The deaths of five children and what may be an unusual cluster of more than 100 cases of hepatitis in young children in the United States are under investigation by the Centers for Disease Control and Prevention, the agency said Friday.
The CDC said it was examining cases involving 109 children in 25 states and territories who had or have what the agency calls “hepatitis of unknown cause.”
Dr. Jay Butler, deputy director for infectious diseases at the CDC, said most of the children had fully recovered. But more than 90 percent were hospitalized, 14 percent received liver transplants and more than half had adenovirus infections, he said.
The CDC and experts abroad are exploring whether a type of adenovirus, a common virus that causes intestinal symptoms like vomiting and diarrhea, may be a factor in these cases. But the agency hasn’t determined a cause of the cases or a common link between them all, and cautioned against jumping to conclusions.
Dr. Butler called it “an evolving situation” at a news conference on Friday. He later added: “It is important to remember that severe hepatitis in children is rare, even with the potential increase in cases we are reporting today.”
An inflammation of the liver usually caused by a virus, hepatitis carries with it a number of complicating factors, side effects and stigma.
Hepatitis and liver failure are rare events in young children, especially otherwise healthy children, and so far, the actual number of hepatitis cases in the United States does not exceed the number typically observed.
The agency did not provide details about the children who died or where those deaths occurred.
The UK is investigating a much larger number, over 160 cases, of young children reported to have or have recently had hepatitis.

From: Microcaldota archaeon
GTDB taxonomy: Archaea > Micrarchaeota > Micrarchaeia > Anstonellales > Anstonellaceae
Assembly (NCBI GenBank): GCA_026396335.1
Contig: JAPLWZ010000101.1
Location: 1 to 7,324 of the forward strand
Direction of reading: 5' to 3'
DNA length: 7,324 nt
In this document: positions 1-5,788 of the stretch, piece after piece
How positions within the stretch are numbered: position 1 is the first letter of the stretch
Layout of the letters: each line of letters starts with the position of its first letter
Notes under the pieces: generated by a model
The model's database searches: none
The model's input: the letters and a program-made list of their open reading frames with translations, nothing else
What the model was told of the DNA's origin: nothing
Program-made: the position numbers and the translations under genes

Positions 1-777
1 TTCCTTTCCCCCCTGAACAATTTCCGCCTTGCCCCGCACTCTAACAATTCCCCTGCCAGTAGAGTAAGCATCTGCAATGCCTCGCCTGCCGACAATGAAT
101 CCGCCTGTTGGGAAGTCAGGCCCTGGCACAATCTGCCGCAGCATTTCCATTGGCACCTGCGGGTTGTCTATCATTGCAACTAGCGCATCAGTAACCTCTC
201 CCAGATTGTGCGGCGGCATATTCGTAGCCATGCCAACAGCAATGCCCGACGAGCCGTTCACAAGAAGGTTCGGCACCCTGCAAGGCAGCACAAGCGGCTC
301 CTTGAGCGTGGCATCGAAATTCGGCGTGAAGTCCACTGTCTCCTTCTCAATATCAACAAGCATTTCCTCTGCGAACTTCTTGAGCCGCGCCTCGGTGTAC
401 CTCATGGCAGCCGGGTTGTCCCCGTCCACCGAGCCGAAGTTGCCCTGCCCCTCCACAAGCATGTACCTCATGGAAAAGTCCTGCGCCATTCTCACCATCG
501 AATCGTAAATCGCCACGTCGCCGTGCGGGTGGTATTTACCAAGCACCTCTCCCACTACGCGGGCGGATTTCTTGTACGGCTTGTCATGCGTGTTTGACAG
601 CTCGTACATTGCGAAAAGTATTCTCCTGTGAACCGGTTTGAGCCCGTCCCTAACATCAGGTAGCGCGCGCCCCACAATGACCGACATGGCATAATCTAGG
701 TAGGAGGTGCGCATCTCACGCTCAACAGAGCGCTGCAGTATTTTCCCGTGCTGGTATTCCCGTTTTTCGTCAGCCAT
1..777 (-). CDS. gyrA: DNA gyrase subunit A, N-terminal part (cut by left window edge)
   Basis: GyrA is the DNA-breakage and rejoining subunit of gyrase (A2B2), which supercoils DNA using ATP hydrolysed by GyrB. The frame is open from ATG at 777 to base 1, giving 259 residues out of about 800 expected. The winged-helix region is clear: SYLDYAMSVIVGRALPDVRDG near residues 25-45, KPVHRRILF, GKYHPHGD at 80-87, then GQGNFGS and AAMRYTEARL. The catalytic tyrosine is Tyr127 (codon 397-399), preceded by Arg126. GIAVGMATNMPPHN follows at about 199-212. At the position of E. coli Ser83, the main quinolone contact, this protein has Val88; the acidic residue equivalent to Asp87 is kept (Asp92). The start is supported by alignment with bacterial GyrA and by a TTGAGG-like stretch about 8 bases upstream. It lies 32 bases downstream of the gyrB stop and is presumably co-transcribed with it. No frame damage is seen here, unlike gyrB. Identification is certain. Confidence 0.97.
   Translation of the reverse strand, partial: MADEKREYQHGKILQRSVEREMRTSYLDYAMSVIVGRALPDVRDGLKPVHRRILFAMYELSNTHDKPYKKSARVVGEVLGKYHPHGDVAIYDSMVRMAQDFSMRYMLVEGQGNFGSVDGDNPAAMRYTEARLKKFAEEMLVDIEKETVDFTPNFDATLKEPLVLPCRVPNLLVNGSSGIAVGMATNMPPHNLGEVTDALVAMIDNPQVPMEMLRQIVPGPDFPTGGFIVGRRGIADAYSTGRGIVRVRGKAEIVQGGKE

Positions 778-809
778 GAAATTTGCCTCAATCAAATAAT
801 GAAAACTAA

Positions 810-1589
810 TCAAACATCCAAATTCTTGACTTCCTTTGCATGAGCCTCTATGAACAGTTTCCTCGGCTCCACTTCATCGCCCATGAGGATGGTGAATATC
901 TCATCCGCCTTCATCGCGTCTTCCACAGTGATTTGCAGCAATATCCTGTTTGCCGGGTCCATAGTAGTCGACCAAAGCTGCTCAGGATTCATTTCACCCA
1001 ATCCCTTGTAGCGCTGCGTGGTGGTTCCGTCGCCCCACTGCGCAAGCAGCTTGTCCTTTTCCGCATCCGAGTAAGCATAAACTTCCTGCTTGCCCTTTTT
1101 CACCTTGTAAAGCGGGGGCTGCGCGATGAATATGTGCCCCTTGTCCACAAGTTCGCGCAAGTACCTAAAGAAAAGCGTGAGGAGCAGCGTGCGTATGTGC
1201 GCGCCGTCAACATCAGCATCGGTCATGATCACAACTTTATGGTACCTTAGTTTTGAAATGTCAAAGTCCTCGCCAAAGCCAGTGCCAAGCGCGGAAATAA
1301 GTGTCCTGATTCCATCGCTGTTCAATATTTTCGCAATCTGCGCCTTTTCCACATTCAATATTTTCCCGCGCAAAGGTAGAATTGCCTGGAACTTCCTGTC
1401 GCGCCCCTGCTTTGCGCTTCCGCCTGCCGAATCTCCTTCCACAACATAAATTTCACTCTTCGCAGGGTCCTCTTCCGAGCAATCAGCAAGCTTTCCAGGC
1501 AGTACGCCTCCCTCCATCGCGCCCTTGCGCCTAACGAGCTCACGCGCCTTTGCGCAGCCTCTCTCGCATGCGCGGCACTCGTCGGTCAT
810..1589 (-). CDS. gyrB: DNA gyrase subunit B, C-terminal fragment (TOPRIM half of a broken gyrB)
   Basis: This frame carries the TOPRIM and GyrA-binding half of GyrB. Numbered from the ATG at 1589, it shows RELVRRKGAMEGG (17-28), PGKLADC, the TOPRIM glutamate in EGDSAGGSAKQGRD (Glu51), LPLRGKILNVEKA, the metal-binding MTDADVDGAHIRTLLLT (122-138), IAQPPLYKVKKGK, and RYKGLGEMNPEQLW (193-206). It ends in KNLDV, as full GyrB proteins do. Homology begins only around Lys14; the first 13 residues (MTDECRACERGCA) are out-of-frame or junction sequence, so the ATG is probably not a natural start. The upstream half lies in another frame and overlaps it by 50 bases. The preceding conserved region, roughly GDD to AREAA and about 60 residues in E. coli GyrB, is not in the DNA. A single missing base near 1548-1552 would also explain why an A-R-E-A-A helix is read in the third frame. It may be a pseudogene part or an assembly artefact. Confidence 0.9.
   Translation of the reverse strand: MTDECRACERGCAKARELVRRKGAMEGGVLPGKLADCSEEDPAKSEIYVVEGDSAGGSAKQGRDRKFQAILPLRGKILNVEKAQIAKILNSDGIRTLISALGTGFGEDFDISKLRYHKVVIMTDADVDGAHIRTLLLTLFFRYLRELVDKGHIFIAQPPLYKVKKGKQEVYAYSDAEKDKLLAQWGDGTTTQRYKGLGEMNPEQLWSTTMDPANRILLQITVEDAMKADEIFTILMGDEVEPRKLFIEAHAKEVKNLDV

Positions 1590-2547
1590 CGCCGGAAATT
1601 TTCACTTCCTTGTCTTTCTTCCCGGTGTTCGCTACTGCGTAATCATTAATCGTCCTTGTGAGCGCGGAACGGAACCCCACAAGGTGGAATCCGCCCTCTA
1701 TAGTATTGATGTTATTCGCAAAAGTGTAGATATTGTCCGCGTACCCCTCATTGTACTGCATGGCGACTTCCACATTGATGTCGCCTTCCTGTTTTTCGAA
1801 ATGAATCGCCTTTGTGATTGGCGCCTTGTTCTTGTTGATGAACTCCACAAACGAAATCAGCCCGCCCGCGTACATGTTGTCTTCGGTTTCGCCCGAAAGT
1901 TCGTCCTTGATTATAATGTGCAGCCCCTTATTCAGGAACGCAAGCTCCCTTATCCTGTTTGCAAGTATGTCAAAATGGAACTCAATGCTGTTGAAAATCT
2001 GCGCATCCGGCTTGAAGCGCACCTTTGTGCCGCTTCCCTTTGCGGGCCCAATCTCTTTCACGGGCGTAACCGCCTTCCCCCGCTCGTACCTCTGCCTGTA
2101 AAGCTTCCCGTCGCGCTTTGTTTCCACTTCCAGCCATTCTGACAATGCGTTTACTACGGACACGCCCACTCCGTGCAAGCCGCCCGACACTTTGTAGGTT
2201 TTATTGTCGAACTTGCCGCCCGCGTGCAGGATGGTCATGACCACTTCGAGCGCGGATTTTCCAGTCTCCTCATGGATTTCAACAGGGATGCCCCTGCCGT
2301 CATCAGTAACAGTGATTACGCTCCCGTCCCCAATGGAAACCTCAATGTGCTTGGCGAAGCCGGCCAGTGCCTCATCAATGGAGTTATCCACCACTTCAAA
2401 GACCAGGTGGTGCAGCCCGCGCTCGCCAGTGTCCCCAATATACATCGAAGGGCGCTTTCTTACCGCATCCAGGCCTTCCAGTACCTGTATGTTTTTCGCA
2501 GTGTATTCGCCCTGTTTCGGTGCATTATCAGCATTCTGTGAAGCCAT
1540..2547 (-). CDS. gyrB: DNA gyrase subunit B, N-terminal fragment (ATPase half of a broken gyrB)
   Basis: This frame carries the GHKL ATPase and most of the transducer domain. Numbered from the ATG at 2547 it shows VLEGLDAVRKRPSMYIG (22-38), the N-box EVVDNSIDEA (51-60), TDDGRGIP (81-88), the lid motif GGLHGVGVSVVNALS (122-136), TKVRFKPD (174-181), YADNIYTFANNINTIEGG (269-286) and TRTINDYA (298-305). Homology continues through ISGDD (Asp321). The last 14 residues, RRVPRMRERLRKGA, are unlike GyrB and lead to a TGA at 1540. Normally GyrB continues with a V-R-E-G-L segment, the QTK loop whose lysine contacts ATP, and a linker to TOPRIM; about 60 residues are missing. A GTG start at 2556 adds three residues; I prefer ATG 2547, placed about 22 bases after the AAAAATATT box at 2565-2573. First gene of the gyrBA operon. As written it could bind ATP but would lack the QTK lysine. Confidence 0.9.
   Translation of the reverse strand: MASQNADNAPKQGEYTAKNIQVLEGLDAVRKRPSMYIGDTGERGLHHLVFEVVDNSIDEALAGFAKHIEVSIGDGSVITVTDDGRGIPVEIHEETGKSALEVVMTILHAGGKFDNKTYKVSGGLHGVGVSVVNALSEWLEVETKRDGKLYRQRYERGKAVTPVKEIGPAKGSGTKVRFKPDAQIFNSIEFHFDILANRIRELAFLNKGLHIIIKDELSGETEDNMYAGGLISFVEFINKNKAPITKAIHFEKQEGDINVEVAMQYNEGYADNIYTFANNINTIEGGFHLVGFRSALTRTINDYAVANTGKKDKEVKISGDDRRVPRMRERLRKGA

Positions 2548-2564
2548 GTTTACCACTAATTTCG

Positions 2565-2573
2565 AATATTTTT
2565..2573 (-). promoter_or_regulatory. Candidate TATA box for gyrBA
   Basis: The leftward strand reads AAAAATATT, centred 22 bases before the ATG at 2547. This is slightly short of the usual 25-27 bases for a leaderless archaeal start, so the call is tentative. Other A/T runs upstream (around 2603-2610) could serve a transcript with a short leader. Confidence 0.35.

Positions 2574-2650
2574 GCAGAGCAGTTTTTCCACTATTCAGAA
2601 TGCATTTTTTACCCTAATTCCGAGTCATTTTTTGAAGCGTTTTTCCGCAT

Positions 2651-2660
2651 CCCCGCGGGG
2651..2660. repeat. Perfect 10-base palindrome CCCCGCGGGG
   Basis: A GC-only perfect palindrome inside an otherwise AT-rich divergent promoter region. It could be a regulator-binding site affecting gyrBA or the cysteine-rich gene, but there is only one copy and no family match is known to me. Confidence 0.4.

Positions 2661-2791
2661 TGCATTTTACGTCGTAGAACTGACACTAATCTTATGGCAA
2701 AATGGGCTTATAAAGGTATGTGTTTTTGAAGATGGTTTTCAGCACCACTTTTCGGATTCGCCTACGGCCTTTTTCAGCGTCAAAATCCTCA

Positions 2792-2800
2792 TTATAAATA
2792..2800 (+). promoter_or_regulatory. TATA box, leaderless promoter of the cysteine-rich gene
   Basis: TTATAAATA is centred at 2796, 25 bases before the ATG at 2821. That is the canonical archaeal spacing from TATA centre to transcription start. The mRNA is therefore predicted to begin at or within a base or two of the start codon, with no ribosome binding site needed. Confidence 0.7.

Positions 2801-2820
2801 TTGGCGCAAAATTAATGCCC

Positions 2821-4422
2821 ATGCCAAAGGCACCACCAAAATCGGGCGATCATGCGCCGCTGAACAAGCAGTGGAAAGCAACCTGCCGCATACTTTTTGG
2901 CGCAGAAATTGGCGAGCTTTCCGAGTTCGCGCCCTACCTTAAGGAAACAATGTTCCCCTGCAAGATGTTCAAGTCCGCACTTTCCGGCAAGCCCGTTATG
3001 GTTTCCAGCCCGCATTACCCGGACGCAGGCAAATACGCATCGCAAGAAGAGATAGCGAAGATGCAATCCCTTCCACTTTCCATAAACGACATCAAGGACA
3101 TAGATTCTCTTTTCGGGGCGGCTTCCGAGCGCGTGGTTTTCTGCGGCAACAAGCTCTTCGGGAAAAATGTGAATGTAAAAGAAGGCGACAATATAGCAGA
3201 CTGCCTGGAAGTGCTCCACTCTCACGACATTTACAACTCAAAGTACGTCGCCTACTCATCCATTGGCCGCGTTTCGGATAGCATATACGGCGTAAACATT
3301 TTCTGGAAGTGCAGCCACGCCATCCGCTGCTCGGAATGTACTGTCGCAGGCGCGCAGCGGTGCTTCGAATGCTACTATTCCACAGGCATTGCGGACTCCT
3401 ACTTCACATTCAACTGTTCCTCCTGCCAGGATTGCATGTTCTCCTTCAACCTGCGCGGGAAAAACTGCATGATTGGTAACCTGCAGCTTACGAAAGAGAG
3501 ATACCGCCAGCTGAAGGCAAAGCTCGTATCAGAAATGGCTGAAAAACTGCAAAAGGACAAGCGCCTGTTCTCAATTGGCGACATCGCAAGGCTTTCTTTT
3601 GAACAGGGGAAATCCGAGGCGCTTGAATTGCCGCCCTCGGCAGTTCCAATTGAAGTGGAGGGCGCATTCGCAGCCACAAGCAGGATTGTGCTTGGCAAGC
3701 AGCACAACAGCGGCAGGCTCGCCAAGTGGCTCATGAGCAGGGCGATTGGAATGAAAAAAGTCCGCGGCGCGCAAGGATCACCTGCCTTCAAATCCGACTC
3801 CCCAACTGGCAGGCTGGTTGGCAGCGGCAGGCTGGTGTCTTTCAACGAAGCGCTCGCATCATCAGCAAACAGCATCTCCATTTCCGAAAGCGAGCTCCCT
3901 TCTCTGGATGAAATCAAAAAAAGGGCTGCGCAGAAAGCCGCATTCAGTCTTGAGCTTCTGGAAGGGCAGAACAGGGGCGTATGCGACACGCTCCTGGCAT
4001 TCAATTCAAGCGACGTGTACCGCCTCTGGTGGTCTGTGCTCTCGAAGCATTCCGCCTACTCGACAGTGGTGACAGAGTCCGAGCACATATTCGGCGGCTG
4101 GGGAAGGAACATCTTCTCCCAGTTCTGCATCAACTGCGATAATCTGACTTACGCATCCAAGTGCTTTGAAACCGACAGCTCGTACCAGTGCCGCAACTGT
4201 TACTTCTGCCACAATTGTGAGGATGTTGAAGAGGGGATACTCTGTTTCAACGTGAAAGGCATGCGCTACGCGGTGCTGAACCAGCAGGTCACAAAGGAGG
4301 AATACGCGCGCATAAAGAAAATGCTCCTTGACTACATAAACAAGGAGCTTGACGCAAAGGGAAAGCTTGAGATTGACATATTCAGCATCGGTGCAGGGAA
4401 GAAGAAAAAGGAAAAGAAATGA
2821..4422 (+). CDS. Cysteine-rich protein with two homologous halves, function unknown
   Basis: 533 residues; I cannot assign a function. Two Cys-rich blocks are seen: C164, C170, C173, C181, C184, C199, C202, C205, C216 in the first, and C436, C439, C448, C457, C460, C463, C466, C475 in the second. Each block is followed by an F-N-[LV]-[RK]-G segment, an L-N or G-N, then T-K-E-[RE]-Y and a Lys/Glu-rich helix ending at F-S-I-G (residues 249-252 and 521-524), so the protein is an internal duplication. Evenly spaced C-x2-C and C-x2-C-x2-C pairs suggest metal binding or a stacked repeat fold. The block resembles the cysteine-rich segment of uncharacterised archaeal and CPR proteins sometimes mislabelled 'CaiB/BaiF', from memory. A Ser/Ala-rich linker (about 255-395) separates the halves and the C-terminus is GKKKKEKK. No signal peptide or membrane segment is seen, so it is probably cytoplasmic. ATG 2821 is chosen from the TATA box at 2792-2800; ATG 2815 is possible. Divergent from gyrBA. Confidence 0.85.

Hepatitis, an infection of the liver, usually occurs in adults and can be caused by viruses, which respond to drug treatment, or by alcoholism, some medications, or autoimmune diseases. Symptoms include yellow skin and eyes, nausea, and abdominal pain.
Dr. Butler also said there was no evidence so far that a Covid-19 infection or the Covid vaccine was linked to the US cases. The World Health Organization also said this week that the “great majority” of the children had not been vaccinated in the cases he had reviewed.
The scare began two weeks ago when the CDC issued an alert, citing nine cases of hepatitis among young children in Alabama that began last fall of this year. All had evidence of an adenovirus infection. Their median age was 2 years.
The problem for the CDC is determining whether the adenovirus is the cause or an innocent bystander, Dr. Butler said. Doctors don’t normally screen children for adenovirus infections (it’s not a notifiable disease in the United States), making it hard to disentangle cause and effect. He urged doctors to consider testing for adenoviruses if children were sick with certain symptoms.
The probability that nine randomly examined children have had adenovirus infections is not known. The virus is also seasonal, and the fall and winter, when Alabama children were sick, is adenovirus season.
To further complicate the situation, when the children were tested, the amount of virus, if any, was very low.
“We are working hard to determine the cause,” said Dr. Butler. Because hepatitis in children remains “a rare event,” he said, the search is difficult.
Other possibilities include environmental exposures, including animal exposure, or an immune reaction, with a reaction to an adenovirus “at the top of the list,” Dr. Butler said.
“We are casting a wide net,” he said.